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13. multiprocessing
13. multiprocessing
13. multiprocessing
13. multiprocessing
13. multiprocessing
13. multiprocessing
13. multiprocessing
13. multiprocessing
13. multiprocessing
13. multiprocessing
13. multiprocessing
13. multiprocessing
13. multiprocessing
13. multiprocessing
13. multiprocessing
13. multiprocessing
13. multiprocessing
13. multiprocessing
13. multiprocessing
13. multiprocessing
13. multiprocessing
13. multiprocessing
13. multiprocessing
13. multiprocessing
13. multiprocessing
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13. multiprocessing

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  • 1. Multiprocessor & Multicomputer OrganisationOrganisation Parallel and Distributed Computing Multiprocessing :: Slide 1 of 25David Rye :: MTRX 3700
  • 2. Multiprocessors and MulticomputersMultiprocessors and Multicomputers  A multiprocessor system has more than oneA multiprocessor system has more than one processor, with common memory shared between processorsp  A multicomputer system has more than one processor, with each processor having localprocessor, with each processor having local memory  In either case processors may be on a commonIn either case, processors may be on a common bus (close coupled), or distributed on a network (loosely coupled)(loosely coupled) Multiprocessing :: Slide 2 of 25David Rye :: MTRX 3700
  • 3. Multiprocessing SystemsMultiprocessing Systems  Generally accepted definition of a lti i / lti ti tmultiprocessing/multicomputing system:  Multiple processors, each with its own CPU and memory I t ti h d Interconnection hardware  Processors fail independently  There exists a shared state There exists a shared state  Appears to users as single system Multiprocessing :: Slide 3 of 25David Rye :: MTRX 3700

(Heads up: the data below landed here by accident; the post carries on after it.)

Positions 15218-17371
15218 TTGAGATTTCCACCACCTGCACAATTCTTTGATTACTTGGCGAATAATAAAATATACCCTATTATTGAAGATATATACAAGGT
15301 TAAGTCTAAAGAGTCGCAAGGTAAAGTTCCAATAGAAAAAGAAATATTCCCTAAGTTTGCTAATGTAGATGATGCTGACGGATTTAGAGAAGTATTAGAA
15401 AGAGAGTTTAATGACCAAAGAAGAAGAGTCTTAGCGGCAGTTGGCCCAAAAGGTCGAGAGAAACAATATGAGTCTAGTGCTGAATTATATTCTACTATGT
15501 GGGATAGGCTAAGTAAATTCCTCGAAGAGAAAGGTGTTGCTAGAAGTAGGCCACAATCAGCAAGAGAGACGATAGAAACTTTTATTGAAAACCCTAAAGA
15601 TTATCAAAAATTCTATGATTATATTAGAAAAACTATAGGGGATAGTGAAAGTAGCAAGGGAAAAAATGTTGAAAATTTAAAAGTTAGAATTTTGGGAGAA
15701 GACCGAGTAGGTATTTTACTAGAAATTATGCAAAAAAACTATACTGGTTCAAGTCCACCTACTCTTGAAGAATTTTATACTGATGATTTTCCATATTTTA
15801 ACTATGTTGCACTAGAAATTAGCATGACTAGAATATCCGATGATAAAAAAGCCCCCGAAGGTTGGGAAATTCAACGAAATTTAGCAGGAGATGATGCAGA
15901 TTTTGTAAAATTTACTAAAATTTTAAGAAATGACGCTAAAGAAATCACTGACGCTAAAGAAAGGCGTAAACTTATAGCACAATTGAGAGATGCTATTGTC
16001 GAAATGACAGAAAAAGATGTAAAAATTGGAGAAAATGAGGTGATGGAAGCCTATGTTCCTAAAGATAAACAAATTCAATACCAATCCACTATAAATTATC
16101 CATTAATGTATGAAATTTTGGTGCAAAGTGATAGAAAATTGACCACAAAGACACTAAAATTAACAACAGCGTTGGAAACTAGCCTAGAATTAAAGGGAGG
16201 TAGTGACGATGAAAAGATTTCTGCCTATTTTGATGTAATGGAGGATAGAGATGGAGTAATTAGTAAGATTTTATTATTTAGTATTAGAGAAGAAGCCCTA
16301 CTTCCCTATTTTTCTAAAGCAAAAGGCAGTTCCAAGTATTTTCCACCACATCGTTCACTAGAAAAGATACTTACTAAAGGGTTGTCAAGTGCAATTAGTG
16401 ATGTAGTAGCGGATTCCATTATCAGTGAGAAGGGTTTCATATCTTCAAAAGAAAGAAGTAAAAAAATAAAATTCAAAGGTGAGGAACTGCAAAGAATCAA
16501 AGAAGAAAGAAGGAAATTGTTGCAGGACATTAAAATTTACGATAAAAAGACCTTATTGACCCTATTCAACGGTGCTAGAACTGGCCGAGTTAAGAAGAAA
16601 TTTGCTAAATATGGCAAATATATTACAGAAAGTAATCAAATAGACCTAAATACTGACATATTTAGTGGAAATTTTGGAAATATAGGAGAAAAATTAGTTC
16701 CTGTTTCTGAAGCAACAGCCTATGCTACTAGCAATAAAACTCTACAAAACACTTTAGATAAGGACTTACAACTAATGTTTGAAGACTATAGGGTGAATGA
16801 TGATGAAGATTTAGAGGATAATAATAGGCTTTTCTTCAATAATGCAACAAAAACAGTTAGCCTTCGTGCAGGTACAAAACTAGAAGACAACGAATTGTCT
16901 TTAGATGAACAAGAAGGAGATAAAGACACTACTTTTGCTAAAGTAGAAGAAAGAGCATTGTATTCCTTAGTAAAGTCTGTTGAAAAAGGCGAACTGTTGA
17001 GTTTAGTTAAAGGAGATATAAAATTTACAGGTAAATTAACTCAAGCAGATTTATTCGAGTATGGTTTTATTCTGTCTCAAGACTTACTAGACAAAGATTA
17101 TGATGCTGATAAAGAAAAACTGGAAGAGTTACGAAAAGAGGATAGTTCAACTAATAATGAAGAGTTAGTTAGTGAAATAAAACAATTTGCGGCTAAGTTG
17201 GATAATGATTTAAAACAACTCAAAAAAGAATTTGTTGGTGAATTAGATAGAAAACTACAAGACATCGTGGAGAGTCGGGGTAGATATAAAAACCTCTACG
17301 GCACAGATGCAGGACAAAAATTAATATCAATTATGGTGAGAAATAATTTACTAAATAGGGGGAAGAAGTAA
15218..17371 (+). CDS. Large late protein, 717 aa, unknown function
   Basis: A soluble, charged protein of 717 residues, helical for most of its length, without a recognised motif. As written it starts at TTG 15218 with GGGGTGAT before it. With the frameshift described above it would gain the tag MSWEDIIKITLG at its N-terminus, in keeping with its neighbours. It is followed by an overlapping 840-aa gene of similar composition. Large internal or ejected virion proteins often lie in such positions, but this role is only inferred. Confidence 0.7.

• 4. Flynn’s TaxonomyFlynn’s Taxonomy  Computer system organisation described by two h t i ticharacteristics  Number of instruction streams  Number of data streams Number of data streams  SISD (PC)  SIMD (Supercomputer) SIMD (Supercomputer)  MISD (??) MIMD (network of processors or network of computers) MIMD (network of processors or network of computers)  Tightly coupled (backplane)  Loosely coupled (network) Loosely coupled (network)  Limited usefulness but serves to categorise Multiprocessing :: Slide 4 of 25David Rye :: MTRX 3700  Limited usefulness, but serves to categorise…
  • 5. SISDSISD  Single Instruction stream, Single Data stream  All conventional uniprocessor systems are SISD, from PCs to mainframes  Examples: 8080 M6800 M68000 i8086 etc etc etc Examples: 8080, M6800, M68000, i8086, etc, etc, etc. Multiprocessing :: Slide 5 of 25David Rye :: MTRX 3700
  • 6. SISDSISD  Can include Harvard memory organisation pipelined units Processor ‘P’ fetchorganisation, pipelined units  May execute more than one instruction simultaneously fetch decode st uct o s u ta eous y (superscalar processor) execute Minstr Mdata to I/O Multiprocessing :: Slide 6 of 25David Rye :: MTRX 3700
  • 7. SIMDSIMD  Single Instruction stream, Multiple Data stream  Often called “Array Processor” or “Vector Architecture”  One instruction unit that fetches an instruction then One instruction unit that fetches an instruction, then commands many processing elements to execute the same instruction simultaneously on many differentsame instruction simultaneously on many different data sets Multiprocessing :: Slide 7 of 25David Rye :: MTRX 3700